Senate Vote Threatens to Advance Oil Drilling in America’s Arctic

Earthjustice will continue challenging attempts to open Arctic Refuge and Arctic Ocean to drilling


Rebecca Bowe, Earthjustice, (415) 217-2093

Today’s passage of the Senate budget bill signals a step toward oil and gas drilling in the Arctic National Wildlife Refuge and potentially other sensitive Arctic areas. Past proposals to drill in the Refuge have consistently failed, and the use of the budget reconciliation process to advance this agenda signals a divisive attempt to skirt democratic debate by using a policy vehicle requiring fewer votes for Congressional approval.  Regardless of the action taken by the Senate today, polling reveals that a majority of American voters continue to strongly oppose drilling in the Refuge, and in the Arctic Ocean.

The Coastal Plain, the biological heart of the publicly owned Refuge that would be targeted for drilling, hosts migratory bird species and endangered wildlife. It’s considered to be sacred to the indigenous Gwich’in people, who sustain themselves from the caribou that migrate there.

The following is a statement by Earthjustice President Trip Van Noppen:

“The budget passed by the Senate today sets in motion a sellout of some of our most iconic public lands and waters to the highest bidder, in order to fund tax breaks for billionaires. The American public has long opposed attempts to mar the pristine Arctic Refuge with dangerous oil and gas development that would bring irreversible environmental impacts and ultimately exacerbate climate disruption. For decades, Earthjustice has fought to protect these treasured public lands.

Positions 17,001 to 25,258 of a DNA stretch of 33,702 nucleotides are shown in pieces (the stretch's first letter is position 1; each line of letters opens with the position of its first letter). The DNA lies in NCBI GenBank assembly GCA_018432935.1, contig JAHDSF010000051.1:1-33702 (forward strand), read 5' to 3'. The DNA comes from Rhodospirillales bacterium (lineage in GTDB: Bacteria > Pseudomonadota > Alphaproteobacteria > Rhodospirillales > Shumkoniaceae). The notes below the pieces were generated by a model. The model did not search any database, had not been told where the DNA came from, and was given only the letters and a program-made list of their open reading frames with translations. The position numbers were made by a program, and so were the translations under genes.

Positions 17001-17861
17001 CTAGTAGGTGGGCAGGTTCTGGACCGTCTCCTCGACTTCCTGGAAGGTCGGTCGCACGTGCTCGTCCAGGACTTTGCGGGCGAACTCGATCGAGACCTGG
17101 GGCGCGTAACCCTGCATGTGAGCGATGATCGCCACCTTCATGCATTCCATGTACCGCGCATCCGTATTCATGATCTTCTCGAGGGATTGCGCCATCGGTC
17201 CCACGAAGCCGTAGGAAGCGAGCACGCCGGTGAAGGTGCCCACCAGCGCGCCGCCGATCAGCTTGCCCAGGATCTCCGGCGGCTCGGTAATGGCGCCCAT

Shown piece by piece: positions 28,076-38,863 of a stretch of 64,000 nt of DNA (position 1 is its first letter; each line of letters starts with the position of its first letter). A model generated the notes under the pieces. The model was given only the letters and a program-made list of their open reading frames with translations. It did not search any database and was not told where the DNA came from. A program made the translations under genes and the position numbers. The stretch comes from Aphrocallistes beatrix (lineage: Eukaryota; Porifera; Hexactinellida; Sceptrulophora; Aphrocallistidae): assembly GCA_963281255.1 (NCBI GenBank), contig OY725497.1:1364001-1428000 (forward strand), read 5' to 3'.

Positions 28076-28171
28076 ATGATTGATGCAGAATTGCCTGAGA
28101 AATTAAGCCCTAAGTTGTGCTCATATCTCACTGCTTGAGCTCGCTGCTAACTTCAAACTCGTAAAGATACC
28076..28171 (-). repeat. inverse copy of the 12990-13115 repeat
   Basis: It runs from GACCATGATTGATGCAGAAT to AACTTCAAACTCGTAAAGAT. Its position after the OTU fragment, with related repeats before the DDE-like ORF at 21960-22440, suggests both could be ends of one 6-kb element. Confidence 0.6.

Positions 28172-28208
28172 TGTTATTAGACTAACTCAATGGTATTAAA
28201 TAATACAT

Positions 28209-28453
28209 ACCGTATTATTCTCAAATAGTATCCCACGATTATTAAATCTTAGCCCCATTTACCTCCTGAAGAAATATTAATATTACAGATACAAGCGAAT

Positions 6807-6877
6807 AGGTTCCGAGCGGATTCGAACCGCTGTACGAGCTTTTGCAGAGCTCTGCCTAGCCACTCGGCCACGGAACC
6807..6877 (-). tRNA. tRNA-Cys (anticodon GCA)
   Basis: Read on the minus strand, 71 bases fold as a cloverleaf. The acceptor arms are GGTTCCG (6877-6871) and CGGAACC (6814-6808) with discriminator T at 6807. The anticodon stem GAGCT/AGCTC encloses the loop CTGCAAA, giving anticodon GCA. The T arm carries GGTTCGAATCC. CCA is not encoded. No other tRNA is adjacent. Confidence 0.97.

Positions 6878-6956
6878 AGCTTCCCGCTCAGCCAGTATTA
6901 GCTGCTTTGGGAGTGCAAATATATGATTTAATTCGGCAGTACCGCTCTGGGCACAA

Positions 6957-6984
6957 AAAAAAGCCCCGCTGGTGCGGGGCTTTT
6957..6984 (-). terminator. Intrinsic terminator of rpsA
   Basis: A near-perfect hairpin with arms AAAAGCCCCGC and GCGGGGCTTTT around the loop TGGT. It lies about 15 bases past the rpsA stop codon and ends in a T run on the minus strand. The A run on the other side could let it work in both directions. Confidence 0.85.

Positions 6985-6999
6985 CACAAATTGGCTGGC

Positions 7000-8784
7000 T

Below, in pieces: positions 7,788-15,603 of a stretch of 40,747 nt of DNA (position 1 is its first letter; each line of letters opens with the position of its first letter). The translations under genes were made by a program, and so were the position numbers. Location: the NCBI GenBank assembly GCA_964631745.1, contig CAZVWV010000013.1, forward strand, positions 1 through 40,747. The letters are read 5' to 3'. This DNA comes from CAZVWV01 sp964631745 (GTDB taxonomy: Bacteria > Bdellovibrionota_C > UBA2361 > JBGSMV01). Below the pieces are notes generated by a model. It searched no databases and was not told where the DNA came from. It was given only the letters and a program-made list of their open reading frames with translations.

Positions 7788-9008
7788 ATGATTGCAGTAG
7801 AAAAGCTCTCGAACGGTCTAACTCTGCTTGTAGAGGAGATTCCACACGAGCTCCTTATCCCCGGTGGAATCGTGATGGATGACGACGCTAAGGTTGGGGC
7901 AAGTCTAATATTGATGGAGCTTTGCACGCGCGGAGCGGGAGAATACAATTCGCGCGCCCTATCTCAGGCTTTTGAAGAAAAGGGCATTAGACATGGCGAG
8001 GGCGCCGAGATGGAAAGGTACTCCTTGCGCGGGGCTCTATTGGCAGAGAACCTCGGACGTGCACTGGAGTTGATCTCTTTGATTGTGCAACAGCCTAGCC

“Drilling in the Arctic Refuge is not a budget issue, and should not be part of the budget reconciliation process. This is a blatant attempt to use the budget reconciliation process to pass a divisive and controversial proposal that would lead us in the wrong direction on climate.

“In addition to threats facing the Refuge, the budget reconciliation process could also hold implications for the Arctic Ocean, where an oil spill could cause irreversible harm if development is allowed to proceed. Sacrificing our public lands and waters to benefit the oil and gas industry is both environmentally and fiscally irresponsible.”

The way of life of the Gwich’in people, who have depended on the caribou of the Arctic Refuge for millennia, is threatened by plans for oil drilling.
The way of life of the Gwich’in people, who have depended on the caribou of the Arctic Refuge for millennia, is threatened by plans for oil drilling. (Photo Courtesy of U.S. Fish and Wildlife Service)

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